Most uses of high-altitude balloons are fairly simple: send balloon up, have it beam down measurements and images. While this is indeed straightforward, it is also very limiting. This is why [Dave Akerman] has been working on adding to the HAB balloons he regularly flies. This builds on the work [Dave] did back in 2015 with adding LoRa transceiver RF communication.
Since LoRa transceivers are by definition capable of bidirectional communication, this was very useful for adding simple but essential features such as retransmission of data in case e.g. part of some image or telemetry data is missing. Other interesting things one can do with bidirectional transmission include controlling individual balloons, and having them transmit or relay information between balloons.
A tricky thing which [Dave] describes in the blog post is making sure that both ends of the connection are actually listening using timing settings. The use of encryption is also strongly recommended, unless you want to risk someone hijacking your balloons. This has now all been implemented in the HAB Explora app for Android, as well as the application for Windows.
Header image: Antonino Vara, CC BY 4.0.
A cutdown in high-altitude balloon (HAB) parlance refers to detaching a payload, and can refer to the act of severing a line or to the mechanism itself. How is this done? The most common way is the “hot wire” method: a segment of wire is heated rapidly with a high current, causing it to melt through something like a nylon line.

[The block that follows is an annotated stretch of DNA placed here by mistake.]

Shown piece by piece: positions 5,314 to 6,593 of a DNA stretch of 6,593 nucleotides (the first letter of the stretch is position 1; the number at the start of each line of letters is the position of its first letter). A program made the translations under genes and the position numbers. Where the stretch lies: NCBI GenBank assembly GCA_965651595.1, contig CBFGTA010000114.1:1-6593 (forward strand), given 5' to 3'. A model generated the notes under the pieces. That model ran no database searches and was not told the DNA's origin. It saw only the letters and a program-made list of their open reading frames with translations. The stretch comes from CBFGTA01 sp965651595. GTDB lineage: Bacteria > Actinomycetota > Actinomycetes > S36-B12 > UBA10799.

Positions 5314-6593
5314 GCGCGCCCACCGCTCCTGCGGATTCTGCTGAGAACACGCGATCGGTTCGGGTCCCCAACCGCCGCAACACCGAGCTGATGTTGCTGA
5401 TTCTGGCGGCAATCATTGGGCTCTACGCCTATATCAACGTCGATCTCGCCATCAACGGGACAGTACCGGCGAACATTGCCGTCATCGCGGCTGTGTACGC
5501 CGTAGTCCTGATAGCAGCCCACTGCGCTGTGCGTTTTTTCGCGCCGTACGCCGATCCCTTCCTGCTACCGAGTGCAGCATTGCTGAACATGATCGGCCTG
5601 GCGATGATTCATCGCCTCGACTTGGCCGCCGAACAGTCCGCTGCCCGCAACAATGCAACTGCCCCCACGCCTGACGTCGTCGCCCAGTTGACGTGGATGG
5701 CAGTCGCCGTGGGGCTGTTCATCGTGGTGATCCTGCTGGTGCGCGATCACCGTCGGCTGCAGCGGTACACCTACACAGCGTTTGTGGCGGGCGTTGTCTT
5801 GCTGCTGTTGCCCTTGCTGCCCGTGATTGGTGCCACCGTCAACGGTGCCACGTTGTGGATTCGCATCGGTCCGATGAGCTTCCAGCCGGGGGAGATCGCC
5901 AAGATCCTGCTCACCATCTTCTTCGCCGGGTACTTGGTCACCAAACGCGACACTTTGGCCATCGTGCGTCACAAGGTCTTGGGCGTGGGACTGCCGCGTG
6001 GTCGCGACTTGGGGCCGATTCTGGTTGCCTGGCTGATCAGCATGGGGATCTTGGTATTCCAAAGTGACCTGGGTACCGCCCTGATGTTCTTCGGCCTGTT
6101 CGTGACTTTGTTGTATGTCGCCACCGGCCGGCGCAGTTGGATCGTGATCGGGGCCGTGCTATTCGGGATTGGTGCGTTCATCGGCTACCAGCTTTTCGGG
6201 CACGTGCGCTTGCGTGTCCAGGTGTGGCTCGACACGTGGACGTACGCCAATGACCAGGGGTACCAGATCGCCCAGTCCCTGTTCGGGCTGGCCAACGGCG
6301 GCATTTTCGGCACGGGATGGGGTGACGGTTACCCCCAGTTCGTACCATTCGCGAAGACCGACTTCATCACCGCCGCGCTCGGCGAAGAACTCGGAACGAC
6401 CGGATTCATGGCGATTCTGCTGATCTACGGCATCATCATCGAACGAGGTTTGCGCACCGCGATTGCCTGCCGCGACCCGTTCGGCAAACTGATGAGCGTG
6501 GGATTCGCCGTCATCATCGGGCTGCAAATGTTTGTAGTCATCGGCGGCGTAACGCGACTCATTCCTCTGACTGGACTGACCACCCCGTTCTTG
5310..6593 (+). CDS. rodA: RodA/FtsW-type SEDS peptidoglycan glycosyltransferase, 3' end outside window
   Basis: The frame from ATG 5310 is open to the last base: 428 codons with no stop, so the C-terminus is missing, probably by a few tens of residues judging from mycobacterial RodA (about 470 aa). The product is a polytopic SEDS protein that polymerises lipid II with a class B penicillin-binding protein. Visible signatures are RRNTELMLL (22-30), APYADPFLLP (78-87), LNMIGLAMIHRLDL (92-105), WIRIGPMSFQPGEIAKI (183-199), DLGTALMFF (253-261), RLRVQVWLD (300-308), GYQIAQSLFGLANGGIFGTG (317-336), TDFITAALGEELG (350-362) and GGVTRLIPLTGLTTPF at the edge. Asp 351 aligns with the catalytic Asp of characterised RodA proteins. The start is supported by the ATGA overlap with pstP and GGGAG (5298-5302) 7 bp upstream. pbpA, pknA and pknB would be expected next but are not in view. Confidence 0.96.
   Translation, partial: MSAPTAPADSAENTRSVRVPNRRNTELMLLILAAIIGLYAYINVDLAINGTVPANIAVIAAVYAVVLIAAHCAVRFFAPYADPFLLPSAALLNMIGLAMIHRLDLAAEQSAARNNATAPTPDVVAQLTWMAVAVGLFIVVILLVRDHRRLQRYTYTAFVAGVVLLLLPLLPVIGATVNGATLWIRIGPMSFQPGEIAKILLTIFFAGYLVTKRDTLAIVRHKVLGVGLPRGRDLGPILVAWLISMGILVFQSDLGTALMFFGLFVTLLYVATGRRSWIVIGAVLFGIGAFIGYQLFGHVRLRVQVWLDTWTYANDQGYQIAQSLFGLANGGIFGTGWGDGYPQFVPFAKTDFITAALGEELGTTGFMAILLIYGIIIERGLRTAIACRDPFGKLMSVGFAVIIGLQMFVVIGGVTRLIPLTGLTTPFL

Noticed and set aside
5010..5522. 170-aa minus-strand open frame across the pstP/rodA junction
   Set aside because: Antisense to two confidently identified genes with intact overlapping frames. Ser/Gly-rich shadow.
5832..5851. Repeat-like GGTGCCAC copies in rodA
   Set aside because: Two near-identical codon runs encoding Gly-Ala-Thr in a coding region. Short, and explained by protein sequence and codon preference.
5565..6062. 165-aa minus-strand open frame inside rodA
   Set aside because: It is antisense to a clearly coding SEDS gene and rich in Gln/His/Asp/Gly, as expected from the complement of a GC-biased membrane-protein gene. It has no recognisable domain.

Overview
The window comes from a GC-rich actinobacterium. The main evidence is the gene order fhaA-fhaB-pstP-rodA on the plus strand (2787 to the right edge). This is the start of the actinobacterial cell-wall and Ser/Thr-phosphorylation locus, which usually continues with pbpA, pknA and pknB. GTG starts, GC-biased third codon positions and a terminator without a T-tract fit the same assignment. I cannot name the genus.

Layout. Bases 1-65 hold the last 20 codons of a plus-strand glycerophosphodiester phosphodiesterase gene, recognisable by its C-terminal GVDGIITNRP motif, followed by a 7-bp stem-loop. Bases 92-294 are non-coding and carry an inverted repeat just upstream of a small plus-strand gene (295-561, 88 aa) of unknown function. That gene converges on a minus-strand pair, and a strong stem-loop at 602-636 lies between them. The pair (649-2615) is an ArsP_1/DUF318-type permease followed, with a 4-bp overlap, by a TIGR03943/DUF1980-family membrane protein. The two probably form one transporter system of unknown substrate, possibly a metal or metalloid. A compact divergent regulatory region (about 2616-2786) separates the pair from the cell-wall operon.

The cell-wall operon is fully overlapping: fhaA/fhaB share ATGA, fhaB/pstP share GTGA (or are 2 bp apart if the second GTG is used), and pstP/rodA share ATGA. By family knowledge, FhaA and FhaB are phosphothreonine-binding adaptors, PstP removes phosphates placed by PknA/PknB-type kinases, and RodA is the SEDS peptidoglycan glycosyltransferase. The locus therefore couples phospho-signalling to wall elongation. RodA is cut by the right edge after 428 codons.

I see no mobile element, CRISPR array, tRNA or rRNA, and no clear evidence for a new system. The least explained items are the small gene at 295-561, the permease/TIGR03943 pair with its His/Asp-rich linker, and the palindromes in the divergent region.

But there’s more than one way to solve a problem, and while documenting different cutdown methods, [KI4MCW] found that a caliper-style archery release plus hobby servo could be used as a high strength cutdown mechanism. An archery release (or bow release) is a tool to assist in holding the string of a bow in the drawn position, and cleanly release it at the touch of a lever or button. It occurred to [KI4MCW] that these features might be made to serve as a payload release as well, and you can see here the crude but successful prototype for a reusable cutdown.
The archery release [KI4MCW] obtained opens its jaws when a trigger-style lever on the side is pulled. The force required to trigger this is remarkably low, and a low-torque economical hobby servo easily does the job. In fact, the force needed to trip the release is so low that [KI4MCW] added a short rubber band to provide some opposing tension on the lever, just to be sure no spontaneous triggers occurred. The device hasn’t flown yet, but the prototype looks promising. Maybe a mechanism like this would be appropriate for a payload like dropping a high-altitude RC glider from a balloon.
[Dave Akerman]’s ongoing high altitude balloon (HAB) work is outstanding, and we’re all enriched by the fact that he documents his work like he does. Recently, [Dave] wrote about his balloon tracker based on the Raspberry Pi Pico, whose capabilities brought a couple interesting features to the table.
In a way, HAB trackers have a fairly simple job: read sensors such as GPS and constantly relay that data to someone on the ground so that the balloon’s location can be tracked, and the hardware recovered when it ultimately returns to Earth. There are a lot of different ways to do this tracking, and one thing [Dave] enjoys is getting his hands on a new board and making a HAB tracker out of it. That’s exactly what he has done with the Raspberry Pi Pico.